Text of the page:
After all, Catholics and Jews have them. Even Ivy League graduates have them. And now, deaf people have them.
But the recent explosion of online dating — about 17 million people at least peeked at a dating site last year, according to estimates — has created a cottage industry of smaller sites hoping to draft off the success of market monster Match.
Two small but growing sites devoted to dating for the deaf, both founded by children of deaf parents, now offer non-hearing singles their own place on the Internet to find love.
He was thinking about his divorced father. Why not have there be a place where I know that every person in here is at least deaf, hard-of-hearing, or can hear but has a vested interest in the deaf community.
Already, he said, three couples credit DeafMatchInternational with their weddings. And every day, Haines said, he gets e-mail from happy users who have made new connections thanks to his site. Online dating is a natural fit for the deaf, he said. The number of people fluent in American Sign Language is much smaller, however, fewer than 1 million people nationwide, according to Robert Pollard, director of the Deaf Wellness Center at the University of Rochester.
Haines said members of his site include the completely deaf, aging singles who are losing their hearing — even sign language interpreters who can hear but are looking for relationships with people immersed in deaf culture. Perhaps of his users can hear, he said. But deaf-hearing relationships are apparently the exception rather than the rule, according to anecdotal evidence.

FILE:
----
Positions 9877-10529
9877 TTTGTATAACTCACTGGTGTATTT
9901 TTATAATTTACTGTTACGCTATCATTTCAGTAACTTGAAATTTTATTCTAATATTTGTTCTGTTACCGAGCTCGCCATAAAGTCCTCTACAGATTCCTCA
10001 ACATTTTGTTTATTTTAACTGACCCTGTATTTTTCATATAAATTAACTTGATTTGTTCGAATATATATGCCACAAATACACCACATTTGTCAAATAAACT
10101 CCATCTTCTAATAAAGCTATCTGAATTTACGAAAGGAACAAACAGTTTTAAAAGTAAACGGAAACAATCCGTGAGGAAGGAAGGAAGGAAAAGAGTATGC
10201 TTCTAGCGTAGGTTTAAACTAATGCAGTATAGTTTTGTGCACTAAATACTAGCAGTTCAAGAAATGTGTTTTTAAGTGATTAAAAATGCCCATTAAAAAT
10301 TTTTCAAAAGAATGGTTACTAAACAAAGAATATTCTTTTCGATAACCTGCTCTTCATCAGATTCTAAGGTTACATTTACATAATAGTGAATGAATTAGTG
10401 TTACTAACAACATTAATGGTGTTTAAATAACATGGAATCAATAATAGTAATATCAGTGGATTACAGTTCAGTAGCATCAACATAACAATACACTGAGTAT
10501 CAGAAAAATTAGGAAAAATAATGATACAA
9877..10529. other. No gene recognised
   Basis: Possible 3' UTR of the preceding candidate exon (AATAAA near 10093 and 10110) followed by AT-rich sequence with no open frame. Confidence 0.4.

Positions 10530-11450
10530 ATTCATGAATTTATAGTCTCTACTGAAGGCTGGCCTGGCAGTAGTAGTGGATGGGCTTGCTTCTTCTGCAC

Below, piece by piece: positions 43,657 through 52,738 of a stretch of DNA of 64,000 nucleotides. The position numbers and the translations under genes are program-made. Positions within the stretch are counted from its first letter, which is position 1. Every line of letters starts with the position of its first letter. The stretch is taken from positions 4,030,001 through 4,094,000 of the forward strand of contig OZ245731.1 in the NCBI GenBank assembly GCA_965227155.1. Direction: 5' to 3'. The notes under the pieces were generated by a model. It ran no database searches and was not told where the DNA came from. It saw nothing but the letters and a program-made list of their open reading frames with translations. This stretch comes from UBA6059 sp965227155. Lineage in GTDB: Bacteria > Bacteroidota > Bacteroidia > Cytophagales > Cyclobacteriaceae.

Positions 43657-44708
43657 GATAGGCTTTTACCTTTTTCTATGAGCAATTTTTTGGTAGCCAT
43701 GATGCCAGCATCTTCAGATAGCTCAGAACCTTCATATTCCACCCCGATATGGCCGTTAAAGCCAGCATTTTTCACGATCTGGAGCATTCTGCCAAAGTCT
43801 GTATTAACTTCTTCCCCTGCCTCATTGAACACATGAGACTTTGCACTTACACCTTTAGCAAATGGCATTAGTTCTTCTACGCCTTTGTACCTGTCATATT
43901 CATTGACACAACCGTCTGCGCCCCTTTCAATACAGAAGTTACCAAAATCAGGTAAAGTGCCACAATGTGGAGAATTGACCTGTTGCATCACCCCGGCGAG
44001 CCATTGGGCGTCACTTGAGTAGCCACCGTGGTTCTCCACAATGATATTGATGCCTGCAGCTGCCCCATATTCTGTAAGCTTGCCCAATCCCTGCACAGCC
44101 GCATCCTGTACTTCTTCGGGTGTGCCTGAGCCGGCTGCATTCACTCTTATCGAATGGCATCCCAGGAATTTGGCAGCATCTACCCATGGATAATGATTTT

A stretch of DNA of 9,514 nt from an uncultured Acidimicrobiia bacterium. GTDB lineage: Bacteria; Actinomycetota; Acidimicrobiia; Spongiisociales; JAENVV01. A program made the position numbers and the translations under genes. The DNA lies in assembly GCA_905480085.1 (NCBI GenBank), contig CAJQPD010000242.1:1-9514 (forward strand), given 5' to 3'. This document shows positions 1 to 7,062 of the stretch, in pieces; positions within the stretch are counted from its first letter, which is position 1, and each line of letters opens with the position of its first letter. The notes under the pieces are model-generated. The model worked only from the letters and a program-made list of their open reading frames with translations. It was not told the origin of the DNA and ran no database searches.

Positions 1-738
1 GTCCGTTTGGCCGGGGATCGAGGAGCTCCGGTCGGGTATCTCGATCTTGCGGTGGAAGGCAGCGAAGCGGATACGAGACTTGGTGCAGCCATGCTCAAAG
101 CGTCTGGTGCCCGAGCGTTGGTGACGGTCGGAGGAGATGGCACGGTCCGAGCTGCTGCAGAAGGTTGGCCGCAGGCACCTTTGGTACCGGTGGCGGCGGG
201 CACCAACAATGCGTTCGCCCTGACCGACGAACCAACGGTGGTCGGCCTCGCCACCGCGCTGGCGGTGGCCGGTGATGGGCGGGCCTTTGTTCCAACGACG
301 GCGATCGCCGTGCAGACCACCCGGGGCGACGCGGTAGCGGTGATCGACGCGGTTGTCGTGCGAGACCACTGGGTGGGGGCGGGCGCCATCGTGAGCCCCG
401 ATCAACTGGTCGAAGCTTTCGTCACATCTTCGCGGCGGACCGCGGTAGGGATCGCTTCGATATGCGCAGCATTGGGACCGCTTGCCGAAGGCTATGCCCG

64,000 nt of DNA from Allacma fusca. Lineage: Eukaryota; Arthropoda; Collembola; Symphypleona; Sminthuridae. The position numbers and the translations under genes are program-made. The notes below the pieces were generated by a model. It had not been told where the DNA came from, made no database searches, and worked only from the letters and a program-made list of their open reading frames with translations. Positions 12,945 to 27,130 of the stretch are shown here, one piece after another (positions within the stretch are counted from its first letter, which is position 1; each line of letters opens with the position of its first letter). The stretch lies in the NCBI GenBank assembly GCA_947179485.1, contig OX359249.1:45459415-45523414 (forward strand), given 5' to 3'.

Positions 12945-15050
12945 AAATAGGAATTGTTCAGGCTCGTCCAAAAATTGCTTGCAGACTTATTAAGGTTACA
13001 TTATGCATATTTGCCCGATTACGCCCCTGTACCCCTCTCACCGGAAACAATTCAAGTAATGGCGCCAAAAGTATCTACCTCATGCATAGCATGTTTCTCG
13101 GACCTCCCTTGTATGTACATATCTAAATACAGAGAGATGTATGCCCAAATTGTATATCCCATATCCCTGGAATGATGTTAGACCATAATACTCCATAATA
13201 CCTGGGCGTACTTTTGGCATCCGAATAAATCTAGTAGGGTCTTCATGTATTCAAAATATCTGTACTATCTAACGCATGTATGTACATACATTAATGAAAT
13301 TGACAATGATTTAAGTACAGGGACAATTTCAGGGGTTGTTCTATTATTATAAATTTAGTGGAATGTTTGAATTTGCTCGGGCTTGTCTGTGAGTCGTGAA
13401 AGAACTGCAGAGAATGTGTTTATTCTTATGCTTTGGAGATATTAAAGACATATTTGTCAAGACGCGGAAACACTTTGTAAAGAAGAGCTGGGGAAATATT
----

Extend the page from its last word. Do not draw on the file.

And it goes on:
Demographic statistics on the deaf community are hard to come by; the deaf cannot easily respond to random telephone polls and they are not identified in census data. Jamie Berke, who runs the About. She likes the niche sites, citing the difficulty for single deaf people to find each other. She said her site does all it can to be inclusive. While there is no selection criteria where users can identify themselves as deaf, members can mention a desire for deaf partners in their personal description.
McDermott said she had no way to know how many personals had been placed by deaf people on Match. Still, McDermott said, there is certainly a place for the niche sites. And the need to connect goes beyond shared experiences, said Pollard, of the University of Rochester. Those who communicate with American Sign Language are quite literally using a different language, one that is as distinct from English as French.
And with that distinct language comes a distinct culture. So, just as members of any non-English speaking minority group are drawn together, so are deaf people. The language barrier is even more of a challenge for the deaf than for members of other language minorities, who usually share their language with family members, and often live in neighborhoods where others speak their language.
In contrast, nearly 95 percent of all deaf children are born to hearing parents; generally, it takes effort for sign language people to find each other. This quest to find other American Sign Language speakers makes deaf culture tight-knit, giving it a sense of community that is likely deeper than other disability groups, Pollard said. It also makes the group particularly well-suited for its own dating Web sites. Pollard noted a limitation in DeafDate. Still, Burke, for one, likes the idea of deaf dating sites precisely because of the focus on text.
Many deaf people are as familiar with typing as talking, she said.